In turn, “the relationship between talent and creativity is direct,” explains Hortensia Soler, professor and researcher in the faculties of Education and Communication at the University of Murcia (Spain). “The dimension of talent is made up of several subdimensions, among which creativity or leadership ability stand out in particular.”

Soler, who does dare to offer a definition of talent (“above average ability to understand and execute certain tasks in a given field of activity”), abounds in the idea that it is always limited to a certain practice. And, faced with the eternal question about whether it is something innate or can be learned, the expert sends a hopeful message: “although it is true that we are born with certain genetic predispositions, it has also been studied and research shows that if a series of processes are put into operation, cognitive functions of the brain, talent, and creativity are ‘trainable.’

The Dalí case

Years ago, the manager of a Scandinavian furniture multinational fired an employee with the phrase “Dalí was a genius, but Dalí would never work for this company.” Dalí would probably have worked with anyone who had paid him enough. With all its inaccuracy, this anecdote summarizes one of the main paradoxes about talent in the business world. Talent has to do with transgression, with “the war against cliché,” according to an expression by Martin Amis. And companies, at least until recently, were strongly hierarchical organizations with production organized by technicians according to models that left little room for improvisation.

Ingvar Kamprad
IKEA founder Ingvar Kamprad outside the company's office in Stockholm in 1989.LARS NYBERG (SCANPIX SWEDEN/AFP via Getty Ima)

“This is the great difficulty,” comments Carlos J. Fernández, sociologist and author of books such as Power and sacrifice or Capitalism and personality, “but it is part of contemporary management business, which often resorts to double bind situations, contradictory orders that generate ambiguity and stress, but also discipline. You have flexibility, but you work all the time. There is diversity, but you must appear perfect. You can go home, but you should stay. You must break the rules, but you must also follow them. The person who has to manage these ambivalences and contradictions is the worker, while the company simply hopes to reap the results.”

Although the tension between discipline and creativity can negatively affect the managers most obsessed with talent, in texts like Fernández’ it is possible to find a much deeper objection to the “culture of talent.” Since this is such as broad concept and difficult to specify, it works as a wild card that is used for almost everything, including enforcing unfair situations, and inequality in particular.

“Undoubtedly, talent is being used to justify inequality,” the theorist confirms. “It is presented as a kind of natural substance that can be produced at any time and place, or as a gift of creativity and imagination that arises in very special people and that is not the result of hard work or learning, but through some unique characteristics that only some individuals possess. It is something ambiguous, elusive, and yet, some of those in positions of power say that it must be taken care of and paid for. And, by the way, in many cases they attribute it to themselves.”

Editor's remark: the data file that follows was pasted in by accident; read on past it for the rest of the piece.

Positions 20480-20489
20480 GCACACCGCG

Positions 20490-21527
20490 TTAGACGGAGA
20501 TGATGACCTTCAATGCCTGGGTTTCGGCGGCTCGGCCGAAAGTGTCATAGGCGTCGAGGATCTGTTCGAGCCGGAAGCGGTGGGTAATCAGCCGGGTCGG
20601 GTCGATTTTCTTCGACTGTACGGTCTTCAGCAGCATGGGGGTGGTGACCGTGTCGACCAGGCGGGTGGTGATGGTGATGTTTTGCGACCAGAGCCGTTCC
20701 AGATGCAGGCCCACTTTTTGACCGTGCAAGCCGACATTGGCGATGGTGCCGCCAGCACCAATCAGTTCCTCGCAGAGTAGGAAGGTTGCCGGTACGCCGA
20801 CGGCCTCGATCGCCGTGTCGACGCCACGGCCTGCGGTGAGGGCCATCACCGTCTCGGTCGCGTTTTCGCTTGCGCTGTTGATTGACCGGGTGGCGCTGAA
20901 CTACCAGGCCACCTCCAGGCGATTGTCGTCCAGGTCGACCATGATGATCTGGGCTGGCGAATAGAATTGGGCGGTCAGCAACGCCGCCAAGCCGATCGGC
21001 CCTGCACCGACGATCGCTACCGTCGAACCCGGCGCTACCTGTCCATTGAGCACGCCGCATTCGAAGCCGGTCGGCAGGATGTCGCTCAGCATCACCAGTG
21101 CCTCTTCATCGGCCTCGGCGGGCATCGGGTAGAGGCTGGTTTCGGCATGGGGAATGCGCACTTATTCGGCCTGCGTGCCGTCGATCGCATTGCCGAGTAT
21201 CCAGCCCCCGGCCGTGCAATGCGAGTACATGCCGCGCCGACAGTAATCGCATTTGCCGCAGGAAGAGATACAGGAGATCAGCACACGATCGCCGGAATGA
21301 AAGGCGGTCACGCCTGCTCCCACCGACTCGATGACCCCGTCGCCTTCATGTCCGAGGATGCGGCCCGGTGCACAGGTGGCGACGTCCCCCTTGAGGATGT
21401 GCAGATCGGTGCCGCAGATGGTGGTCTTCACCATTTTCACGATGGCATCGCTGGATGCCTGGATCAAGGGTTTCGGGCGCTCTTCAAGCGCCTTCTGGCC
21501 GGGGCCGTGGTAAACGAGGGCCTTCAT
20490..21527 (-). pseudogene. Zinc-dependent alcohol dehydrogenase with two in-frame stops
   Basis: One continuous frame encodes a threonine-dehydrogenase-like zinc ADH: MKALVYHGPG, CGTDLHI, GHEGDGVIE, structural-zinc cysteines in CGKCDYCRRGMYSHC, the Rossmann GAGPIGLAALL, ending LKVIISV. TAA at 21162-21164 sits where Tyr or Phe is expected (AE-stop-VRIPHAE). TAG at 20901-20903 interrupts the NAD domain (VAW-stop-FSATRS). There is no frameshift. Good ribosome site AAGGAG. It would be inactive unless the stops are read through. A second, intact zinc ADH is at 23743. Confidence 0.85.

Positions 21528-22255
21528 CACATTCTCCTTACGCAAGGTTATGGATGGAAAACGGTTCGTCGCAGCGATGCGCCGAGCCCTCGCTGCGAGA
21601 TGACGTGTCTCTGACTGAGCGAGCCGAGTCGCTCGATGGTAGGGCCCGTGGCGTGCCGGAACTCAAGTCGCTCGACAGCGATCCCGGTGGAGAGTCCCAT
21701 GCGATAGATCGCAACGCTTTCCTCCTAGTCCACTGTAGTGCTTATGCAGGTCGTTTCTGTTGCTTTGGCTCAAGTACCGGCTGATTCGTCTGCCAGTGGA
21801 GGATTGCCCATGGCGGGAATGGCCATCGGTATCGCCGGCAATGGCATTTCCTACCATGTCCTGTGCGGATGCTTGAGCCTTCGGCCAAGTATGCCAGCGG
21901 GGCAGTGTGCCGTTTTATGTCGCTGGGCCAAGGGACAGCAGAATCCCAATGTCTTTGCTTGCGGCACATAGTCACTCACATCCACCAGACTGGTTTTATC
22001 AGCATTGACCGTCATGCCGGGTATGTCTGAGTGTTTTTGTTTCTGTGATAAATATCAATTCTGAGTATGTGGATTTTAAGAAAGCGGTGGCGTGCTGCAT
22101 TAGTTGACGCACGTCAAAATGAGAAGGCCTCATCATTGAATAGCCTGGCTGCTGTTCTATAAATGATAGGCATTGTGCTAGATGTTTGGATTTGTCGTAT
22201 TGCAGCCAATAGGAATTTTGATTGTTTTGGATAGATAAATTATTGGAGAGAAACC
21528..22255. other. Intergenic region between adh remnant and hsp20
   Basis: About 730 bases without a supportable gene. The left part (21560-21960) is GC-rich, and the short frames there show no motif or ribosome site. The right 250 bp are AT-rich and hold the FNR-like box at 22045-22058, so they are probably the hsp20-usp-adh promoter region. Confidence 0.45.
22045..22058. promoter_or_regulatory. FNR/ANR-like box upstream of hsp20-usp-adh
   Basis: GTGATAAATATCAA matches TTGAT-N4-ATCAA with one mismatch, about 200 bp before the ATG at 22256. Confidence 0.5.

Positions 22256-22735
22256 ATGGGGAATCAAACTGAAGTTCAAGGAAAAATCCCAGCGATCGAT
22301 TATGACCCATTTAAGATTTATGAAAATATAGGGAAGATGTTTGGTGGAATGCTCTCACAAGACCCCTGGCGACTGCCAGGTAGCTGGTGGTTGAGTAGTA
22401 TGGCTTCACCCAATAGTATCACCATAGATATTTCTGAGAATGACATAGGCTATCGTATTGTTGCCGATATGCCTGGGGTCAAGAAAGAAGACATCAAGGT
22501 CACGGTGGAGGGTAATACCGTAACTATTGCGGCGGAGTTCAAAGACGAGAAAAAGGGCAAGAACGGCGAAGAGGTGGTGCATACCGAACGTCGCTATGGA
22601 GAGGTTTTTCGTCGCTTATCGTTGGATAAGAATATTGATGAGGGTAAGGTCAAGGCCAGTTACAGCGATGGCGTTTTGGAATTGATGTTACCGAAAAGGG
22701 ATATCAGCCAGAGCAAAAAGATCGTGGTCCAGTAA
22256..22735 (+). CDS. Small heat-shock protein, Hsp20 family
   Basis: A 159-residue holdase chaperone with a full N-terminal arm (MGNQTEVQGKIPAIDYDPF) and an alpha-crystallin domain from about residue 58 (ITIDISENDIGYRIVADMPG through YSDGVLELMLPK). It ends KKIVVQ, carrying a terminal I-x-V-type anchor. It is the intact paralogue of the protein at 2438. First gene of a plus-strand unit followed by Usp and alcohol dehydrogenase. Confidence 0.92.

The Monkees
1960s pop group The Monkees waiting for inspiration to call them on the telephone.NBC (NBCU Photo Bank/NBCUniversal via)

On the one hand, Fernández attributes all this abuse of the term talent to the need to constantly legitimize “classic liberal egoism, now transformed under the mantle of genius and innovation.” On the other hand, he says it is attributable to the instability that has characterized recent economic cycles.

“The contemporary business world faces a scenario full of uncertainty: one must be successful in a confusing, unpredictable context, marked by information overload and very rapid technological development. Not only companies, but sectors appear and disappear at great speed, regardless of investment, the employees’ qualifications, or the management. Talent is trusted as what will allow us to overcome problems in the industry as luck or divine intervention did in the past,” he concludes.

So, as Soler recalls, developing talent in the world of education and then in the world of work can mean many positive things, such as “knowing what cognitive processes have to be put into operation to be able to execute tasks effectively or what activities are more suitable for each personal profile.” But, as Fernández warns, by opening up so much, the term has also become a fundamental piece for the justification of many counterproductive practices for both companies and society.

In any case, if interest in talent were to decline at some point, a good part of the meanings that the word carries today would be diluted and it would once again refer only to that force that inhabits artists and to which Goethe, speaking of the composer Paganini, referred to as a “mysterious power that everyone feels but that no philosopher can explain.” It is no small thing, although, at the moment, the talent is much more and jumps from the Culture pages to those in the Economy or Society sections of the press. That is, from the chronicle of a concert to the analysis of a merger between multinationals.